To the editor:
My Jan. 18 tax letter included plans for Leavenworth residents to start paying an estimated $85 million for repair of our stormwater drainage system. Another big tax in the form of a possible Unified School District 453 new building bond issue might compete for tax dollars. The amount of increased taxes for either project is unknown.
John Richmeier, a Leavenworth Times reporter, does an excellent job reporting USD 453 Board of Education meetings. He reported that BOE members at their Sept. 6, 2017, study session discussed a possible new building bond issue that Superintendent Mike Roth said had been discussed by central office administrators. Members would be asked at next week’s meeting if they wished to move forward with “information gathering.”
But when members met on Sept. 13, 2017, “Roth said district officials already had met with representatives from DLR Group.” That is the “ … architectural and engineering firm …” that will assist with a possible campaign for a bond issue. In fact, “Representatives of DLR were on hand” at that meeting including, “Troy Wade, community consensus expert, …” On Sept. 16, 2017, Roth said DLR would be at “no cost to the district at this time.”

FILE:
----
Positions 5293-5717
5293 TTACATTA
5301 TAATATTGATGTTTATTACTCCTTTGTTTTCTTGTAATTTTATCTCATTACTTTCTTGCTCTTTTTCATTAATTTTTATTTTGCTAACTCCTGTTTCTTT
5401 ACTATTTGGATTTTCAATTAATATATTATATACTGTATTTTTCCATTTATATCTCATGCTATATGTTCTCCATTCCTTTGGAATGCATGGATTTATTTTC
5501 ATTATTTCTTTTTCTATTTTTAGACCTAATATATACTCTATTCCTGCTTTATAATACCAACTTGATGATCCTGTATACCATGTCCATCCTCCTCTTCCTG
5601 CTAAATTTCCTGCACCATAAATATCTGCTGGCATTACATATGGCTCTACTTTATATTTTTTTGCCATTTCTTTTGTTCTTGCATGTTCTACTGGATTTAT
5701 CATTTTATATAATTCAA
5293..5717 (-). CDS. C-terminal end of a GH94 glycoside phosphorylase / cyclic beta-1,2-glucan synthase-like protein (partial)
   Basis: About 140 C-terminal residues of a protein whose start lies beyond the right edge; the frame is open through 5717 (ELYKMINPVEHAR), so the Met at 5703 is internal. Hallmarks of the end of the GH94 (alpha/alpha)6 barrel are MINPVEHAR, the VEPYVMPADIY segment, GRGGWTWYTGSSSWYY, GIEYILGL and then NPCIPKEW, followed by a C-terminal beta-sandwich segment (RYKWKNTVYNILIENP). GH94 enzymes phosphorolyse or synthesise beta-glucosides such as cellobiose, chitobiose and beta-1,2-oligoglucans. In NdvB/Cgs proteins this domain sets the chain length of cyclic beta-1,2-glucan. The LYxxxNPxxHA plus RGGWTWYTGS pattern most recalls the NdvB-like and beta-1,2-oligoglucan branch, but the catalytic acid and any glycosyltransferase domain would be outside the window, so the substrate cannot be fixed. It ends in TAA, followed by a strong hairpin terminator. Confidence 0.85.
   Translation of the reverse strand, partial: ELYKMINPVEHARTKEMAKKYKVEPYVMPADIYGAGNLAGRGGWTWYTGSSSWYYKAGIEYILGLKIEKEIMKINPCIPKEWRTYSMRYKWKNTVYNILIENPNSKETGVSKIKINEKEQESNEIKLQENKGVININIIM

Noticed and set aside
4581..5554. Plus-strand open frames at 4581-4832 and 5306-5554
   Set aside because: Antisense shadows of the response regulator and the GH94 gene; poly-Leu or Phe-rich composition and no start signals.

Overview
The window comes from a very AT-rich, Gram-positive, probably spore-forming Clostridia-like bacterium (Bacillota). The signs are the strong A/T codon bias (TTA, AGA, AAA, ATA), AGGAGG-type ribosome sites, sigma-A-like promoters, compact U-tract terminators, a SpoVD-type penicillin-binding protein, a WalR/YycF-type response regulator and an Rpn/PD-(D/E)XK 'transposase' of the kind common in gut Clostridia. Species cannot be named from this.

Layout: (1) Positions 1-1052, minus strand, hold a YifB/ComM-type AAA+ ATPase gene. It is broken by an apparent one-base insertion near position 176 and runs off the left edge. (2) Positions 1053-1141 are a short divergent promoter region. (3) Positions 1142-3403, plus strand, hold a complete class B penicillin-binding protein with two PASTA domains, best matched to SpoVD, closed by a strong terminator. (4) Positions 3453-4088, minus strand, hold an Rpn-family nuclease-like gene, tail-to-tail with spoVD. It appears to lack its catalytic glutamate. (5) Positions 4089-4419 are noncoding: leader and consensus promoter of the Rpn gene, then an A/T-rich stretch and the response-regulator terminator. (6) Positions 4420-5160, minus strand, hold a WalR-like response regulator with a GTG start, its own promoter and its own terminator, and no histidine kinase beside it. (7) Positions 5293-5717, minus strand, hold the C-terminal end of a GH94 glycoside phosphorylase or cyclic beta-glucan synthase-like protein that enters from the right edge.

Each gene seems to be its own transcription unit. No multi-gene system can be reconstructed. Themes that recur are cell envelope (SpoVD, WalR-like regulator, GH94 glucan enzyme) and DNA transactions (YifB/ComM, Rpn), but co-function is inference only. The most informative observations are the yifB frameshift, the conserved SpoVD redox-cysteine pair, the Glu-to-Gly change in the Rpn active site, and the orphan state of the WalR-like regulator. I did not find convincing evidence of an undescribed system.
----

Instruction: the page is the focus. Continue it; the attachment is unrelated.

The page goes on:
Roth suggested that BOE members vote in December to determine if a bond issue would be put before voters. But at the Dec. 20, 2017, meeting, DLR Group’s Amber Beverlin said, “ … a few more meetings need to take place before a plan can be presented to board members for feedback.”
At the time of our 2008 20-year bond effort, there were two previous bonds with outstanding amounts. One was almost retired, while the other had a major balance still due. This highlights the laddering of bonds. The 2008 bond would enter payments as the earliest was retired, leaving two active bonds. Another is about to retire, so a new replacement is planned. This gives credence to the saying, “Once a tax, always a tax.”
In 2008, both the ballot question and the news article cited a $57.8 million bond. But that was just the amount of importance to contractors. The tax levy page shows that taxpayers were on the hook for $96.8 million which included 31 percent from the state and the interest. So ifa $42 million bond is the proposed ballot question, that will be only the cost for the contractors. In addition, the law has changed how much help a school district may or may not receive from the state.
Former Rep. John Bradford carried a bill for transparency in ballot questions by requiring a statement of the full cost of bond issues. Maybe that bill is still kicking around in the statehouse, but it failed to pass when submitted.